One wonders, however, whether it is truly necessary or perhaps even accurate to draw a sharp distinction between the nightmare of an international law that is entirely at the mercy of the self-interested will of states which may be revoked at any moment, and the noble dream of an international law based on care, empathy, and universalism. To begin with, it is unclear whether O’Connell believes positivism to be incapable of explaining (to the same degree) each of the three elements––state altruism, state compliance with the law in the absence of consent, and norm hierarchy––on their own or if it only renders unsustainable the three elements, taken together as a whole. The former position does not seem plausible under at least some accounts of positivism. For instance, while classical positivist accounts of international law do indeed seem to suggest a necessary relationship between positivism and voluntarist theories of international law which privilege state will and consent, this is by no means a foregone conclusion. Indeed, for some proponents of positivism, the central tenet of positivism––that the existent and content of law depends on social facts––does not automatically entail commitment to a voluntarist approach. Much would depend on which social facts are considered relevant or determinative. [Mehrdad Payandeh, The Concept of International Law in the Jurisprudence of H.L.A. Hart, 21(4) European Journal of International Law 967, 970–971 (2011).]

Likewise, while Realism and positivism have been considered natural bedfellows, historically, pre-eminent Realists at the domestic level have at times seen themselves as having more in common with adherents of natural law. For instance, both Karl Llewellyn and Jerome Frank, espoused views and principles at different points in time that show considerable sympathy towards natural law values and that paint a much more complicated picture of the Realist and natural law “camps” and divides. [See Dan Priel & Charles Barzun, Legal Realism and Natural Law, in Law in Theory and History: New Essays on a Neglected Dialogue (Maksymilian del Mar & Michael Lobban eds., 2016).] In other words, it is difficult to make claims about what a “positivist” approach to international law may or may not stand for, and if it is able to work towards the good of others and contribute to human flourishing, without a clearer sense of the different strands of Realism, positivism, and natural law thinking and their respective influences on the modern day prohibition on the use of force.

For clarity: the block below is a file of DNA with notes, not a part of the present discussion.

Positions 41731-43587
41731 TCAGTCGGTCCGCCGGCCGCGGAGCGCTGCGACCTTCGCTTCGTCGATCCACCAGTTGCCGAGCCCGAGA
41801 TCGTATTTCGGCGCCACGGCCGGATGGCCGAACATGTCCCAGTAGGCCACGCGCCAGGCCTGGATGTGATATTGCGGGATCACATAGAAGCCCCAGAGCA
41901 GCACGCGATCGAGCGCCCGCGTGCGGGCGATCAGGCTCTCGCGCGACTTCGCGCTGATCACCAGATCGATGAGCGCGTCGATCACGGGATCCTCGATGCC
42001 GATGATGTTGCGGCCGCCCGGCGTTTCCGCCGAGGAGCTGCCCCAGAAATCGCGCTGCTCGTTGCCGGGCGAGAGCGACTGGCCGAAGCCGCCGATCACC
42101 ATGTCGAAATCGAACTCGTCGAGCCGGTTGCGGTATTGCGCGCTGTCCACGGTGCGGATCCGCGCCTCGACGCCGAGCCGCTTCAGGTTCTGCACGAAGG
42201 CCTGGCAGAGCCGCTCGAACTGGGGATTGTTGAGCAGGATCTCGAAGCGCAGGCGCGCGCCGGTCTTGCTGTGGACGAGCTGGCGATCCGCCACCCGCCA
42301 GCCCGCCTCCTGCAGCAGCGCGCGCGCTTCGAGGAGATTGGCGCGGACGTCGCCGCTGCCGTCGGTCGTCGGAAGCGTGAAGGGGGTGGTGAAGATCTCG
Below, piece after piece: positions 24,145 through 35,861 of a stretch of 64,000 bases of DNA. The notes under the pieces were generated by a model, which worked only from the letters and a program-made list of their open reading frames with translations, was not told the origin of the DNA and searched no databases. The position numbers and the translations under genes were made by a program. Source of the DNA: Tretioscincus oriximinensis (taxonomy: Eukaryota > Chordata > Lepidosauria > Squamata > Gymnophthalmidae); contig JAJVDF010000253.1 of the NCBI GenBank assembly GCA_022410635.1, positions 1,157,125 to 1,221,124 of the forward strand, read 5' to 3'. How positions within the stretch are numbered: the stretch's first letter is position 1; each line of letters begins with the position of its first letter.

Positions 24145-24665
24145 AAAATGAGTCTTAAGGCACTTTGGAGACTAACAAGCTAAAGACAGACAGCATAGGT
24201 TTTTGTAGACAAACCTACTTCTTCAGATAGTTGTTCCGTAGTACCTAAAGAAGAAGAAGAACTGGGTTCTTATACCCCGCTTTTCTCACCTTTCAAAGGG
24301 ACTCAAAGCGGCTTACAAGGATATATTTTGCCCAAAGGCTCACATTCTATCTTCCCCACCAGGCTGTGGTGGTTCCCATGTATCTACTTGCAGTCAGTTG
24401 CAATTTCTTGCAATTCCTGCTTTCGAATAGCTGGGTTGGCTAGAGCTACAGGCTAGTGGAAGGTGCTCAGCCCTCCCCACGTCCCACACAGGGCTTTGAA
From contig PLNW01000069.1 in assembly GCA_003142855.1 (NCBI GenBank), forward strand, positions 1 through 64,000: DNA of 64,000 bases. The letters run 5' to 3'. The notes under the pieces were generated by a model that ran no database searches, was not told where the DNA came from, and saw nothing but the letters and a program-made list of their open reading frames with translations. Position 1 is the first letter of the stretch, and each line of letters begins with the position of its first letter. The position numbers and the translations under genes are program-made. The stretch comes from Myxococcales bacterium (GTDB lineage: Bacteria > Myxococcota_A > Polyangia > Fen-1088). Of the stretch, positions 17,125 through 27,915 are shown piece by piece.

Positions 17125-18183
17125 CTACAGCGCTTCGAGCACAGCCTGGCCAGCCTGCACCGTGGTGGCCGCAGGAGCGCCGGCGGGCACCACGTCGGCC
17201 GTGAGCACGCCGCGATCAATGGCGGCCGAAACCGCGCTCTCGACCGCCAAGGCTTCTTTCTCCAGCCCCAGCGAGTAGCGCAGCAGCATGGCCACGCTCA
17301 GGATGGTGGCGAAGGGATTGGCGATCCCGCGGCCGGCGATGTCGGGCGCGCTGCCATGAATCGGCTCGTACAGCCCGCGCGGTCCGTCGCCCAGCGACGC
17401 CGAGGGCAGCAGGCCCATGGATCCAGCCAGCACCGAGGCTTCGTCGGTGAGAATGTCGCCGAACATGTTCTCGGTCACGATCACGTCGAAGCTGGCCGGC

Second Issue: Character and Status of General Principles

The second issue raised by the project is the character and status of the “general principles” of equality, necessity, proportionality, and attribution, proposed by O’Connell. For O’Connell, like jus cogens, these are immutable principles that are “intrinsic to legal systems” which cannot, therefore, be created or altered through positive law processes (p. 55). O’Connell contrasts this category of inherent “general principles” rooted in natural law with the general principles that are based upon a comparison of domestic legal systems (p. 65). She also distinguishes these inherent general principles from peremptory norms on the basis that they “lack the substantive moral content of peremptory norms”. (p. 72). Rather, they are “secondary rules” that are “essential to the fair systems of law in positing, for example, equality of states or human beings before the law”. (p. 77).